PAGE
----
You will notice that the car-maven-plugin is invoked and a file is created in the WorldClock/target directory. We have now completed the steps required to create an Apache Geronimo plugin. In the next section, we will see how we can install the plugin in Apache Geronimo.

Installing a plugin

We can install a plugin in three different ways. One way is to   use the deploy.bat or script, another way is to use the install-plugin command in GShell, and the third way is to use the Administration Console to  install a plugin from a plugin repository. We will discuss each of these methods:

  • Using deploy.bat or file:

    The deploy.bat or script is found in the <GERONIMO_HOME>/bin directory. It has an option install-plugin, which can be used to install plugins onto the server. The command syntax is shown below:

    deploy install-plugin <path to the plugin car file>

    Running this command, and passing the path to the plugin .car archive on the disk, will result in the plugin being installed onto the Geronimo server. Once the installation has finished, an Installation Complete message will be displayed, and the command will exit.

  • Using GShell:

    Invoke  the gsh command from the command prompt, after changing the current directory to <GERONIMO_HOME>/bin. This will bring up the GShell prompt. In the GShell prompt, type the following command to install the plugin:

    deploy/install-plugin <path to the plugin car file>

    Please note that, you should escape special characters in the path by using a leading “” (back slash) before the character.

    Another way to install plugins that are available in remote plugin repository is by using the list-plugins command. The syntax of this command is as given below:

    deploy/list-plugins <URI of the remote repository>

    If a remote repository is not specified, then the one configured in Geronimo will be used instead. Once this command has been invoked, the list of available plugins in the remote repository is shown, along with their serial numbers, and you will be prompted to enter a comma separated list of the serial numbers of the plugins that you want to install.

  • Using the Administration Console:

    The Administration Console has a Plugins portlet that can be used to list the plugins available in a repository specified by the user. You can use the Administration Console to select and install the plugins that you want from this list. This portlet also has the capability to export applications or services in your server instance as Geronimo plugins, so that they can be installed on other server instances. See the Plugin portlet section for details of the usage of this portlet.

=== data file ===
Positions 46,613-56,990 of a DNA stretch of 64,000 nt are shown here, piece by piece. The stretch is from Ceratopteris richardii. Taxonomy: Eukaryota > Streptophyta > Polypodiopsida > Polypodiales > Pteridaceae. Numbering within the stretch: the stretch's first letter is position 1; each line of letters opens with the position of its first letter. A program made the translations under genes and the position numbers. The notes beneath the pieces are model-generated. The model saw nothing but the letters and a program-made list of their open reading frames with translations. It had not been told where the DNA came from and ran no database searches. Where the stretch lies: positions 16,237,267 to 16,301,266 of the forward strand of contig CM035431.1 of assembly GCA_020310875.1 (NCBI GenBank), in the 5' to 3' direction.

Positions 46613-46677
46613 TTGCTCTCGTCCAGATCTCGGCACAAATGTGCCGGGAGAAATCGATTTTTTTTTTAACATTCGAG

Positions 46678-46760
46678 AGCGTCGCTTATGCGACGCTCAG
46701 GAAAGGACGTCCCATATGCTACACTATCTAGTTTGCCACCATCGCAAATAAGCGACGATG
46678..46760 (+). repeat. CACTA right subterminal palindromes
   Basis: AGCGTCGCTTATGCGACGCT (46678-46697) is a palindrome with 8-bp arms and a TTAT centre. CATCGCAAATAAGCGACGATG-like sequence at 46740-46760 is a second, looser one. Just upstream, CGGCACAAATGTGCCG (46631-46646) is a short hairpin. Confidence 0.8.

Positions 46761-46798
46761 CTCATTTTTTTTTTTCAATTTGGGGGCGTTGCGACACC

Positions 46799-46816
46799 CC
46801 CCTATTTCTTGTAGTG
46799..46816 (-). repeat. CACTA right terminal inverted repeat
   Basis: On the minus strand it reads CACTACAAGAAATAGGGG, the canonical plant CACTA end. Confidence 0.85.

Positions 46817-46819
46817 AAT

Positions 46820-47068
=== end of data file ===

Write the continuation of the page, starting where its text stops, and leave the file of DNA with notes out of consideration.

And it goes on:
Available plugins

The  web  site hosts Apache Geronimo plugins. It has many plugins listed for Apache Geronimo. There are plugins for Quartz, Apache Directory Server, and many other popular software packages. However, they are not always available for the latest versions of Apache Geronimo. A couple of fairly up-to-date plugins that are available for Apache Geronimo are the Windows Service Wrapper plugin and the Apache Tuscany plugin for Apache Geronimo. The Windows Service Wrapper provides the ability for Apache Geronimo to be registered as a windows service. The Tuscany plugin is an implementation of the SCA Java EE Integration specification by integrating Apache Tuscany as an Apache Geronimo plugin. Both of these plugins are available from the Apache Geronimo web site.

Pluggable Administration Console

Older versions of Apache Geronimo came with a monolithic Administration Console. However, the server was extendable through plugins. This introduced a problem: How to administer the new plugins that were added to the server? To resolve this problem, the Apache Geronimo developers rewrote the Administration Console to be extensible through console plugins called Administration Console Extensions. In this section, we will look into how to create an Administration Console portlet for the World Clock plugin that we developed in the previous section.


The pluggable Administration Console functionality is based on the support provided by the Apache Pluto portlet container for dynamically adding and removing portlets and pages without requiring a restart. Apache Geronimo exposes this functionality through two GBeans, namely, the Administration Console Extension (ACE) GBean  (org.apache.geronimo.pluto.AdminConsoleExtensionGBean) and the Portal Container Services GBean (org.apache.geronimo.pluto. PortalContainerServicesGBean). The PortalContainerServicesGBean exposes the features of the Pluto container in order to add and remove portlets and pages at runtime. The ACE GBean invokes these APIs to add and remove the portlets or pages. The  ACE GBean should be specified in the Geronimo-specific deployment plan of your web application or plugin, that is, geronimo-web.xml. The architecture is shown in the following figure:

Apache Geronimo 2.1: Quick Reference

Developing an Administration Console extension

We will now go through the steps to develop an Administration Console Extension for the World Clock plugin that we created in the previous section.

  1. We will use Maven WAR archetype to create a web application project. To create the project, run the following command from the command-line console:

    mvn archetype:create -DgroupId=com.packt.plugins -
    DartifactId=ClockWebApp -DarchetypeArtifactId=maven-archetype-

    This will result in the Maven web project being created, named ClockWebApp.

  2. A default pom.xml will be created. This will need to be edited to add dependencies to the two modules, as shown in the following code snippet:


    We add these dependencies because the portlet that we are going to write will use the classes mentioned in the above two modules.